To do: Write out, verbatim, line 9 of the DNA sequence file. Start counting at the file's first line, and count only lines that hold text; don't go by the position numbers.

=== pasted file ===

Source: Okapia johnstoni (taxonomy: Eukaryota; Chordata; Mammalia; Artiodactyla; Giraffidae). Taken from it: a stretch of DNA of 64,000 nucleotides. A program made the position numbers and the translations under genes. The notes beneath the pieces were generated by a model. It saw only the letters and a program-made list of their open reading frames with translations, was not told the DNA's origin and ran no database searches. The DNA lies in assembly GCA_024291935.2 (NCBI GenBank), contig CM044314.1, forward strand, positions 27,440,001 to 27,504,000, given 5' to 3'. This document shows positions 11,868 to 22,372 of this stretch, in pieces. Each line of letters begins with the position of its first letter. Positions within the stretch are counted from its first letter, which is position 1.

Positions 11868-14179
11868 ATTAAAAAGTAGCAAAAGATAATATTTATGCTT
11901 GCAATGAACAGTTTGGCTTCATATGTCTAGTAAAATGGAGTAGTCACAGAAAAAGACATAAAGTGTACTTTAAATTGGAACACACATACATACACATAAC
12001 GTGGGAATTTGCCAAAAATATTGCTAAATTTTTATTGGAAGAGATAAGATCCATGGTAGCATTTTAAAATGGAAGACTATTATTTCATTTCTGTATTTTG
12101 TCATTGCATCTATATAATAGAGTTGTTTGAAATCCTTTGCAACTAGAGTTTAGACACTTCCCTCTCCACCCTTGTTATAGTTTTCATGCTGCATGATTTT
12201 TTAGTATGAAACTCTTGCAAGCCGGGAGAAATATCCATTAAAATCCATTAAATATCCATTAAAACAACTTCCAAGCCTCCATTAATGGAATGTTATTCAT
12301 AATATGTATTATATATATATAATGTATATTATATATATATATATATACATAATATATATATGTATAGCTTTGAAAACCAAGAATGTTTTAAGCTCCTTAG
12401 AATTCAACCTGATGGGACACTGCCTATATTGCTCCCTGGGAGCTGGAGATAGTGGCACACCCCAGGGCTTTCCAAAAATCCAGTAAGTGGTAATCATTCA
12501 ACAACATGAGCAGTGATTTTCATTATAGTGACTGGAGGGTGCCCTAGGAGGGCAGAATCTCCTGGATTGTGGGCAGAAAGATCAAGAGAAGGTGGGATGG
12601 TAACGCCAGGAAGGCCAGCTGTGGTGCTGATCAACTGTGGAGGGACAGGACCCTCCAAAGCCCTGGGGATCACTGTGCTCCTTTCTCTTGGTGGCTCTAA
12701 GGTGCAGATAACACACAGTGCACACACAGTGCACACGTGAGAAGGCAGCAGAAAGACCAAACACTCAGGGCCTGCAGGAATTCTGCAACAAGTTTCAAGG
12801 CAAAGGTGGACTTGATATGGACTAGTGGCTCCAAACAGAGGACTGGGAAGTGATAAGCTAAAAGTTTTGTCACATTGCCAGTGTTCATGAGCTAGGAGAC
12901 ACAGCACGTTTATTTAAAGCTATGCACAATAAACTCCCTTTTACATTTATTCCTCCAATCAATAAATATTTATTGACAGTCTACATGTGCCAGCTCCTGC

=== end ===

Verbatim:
12401 AATTCAACCTGATGGGACACTGCCTATATTGCTCCCTGGGAGCTGGAGATAGTGGCACACCCCAGGGCTTTCCAAAAATCCAGTAAGTGGTAATCATTCA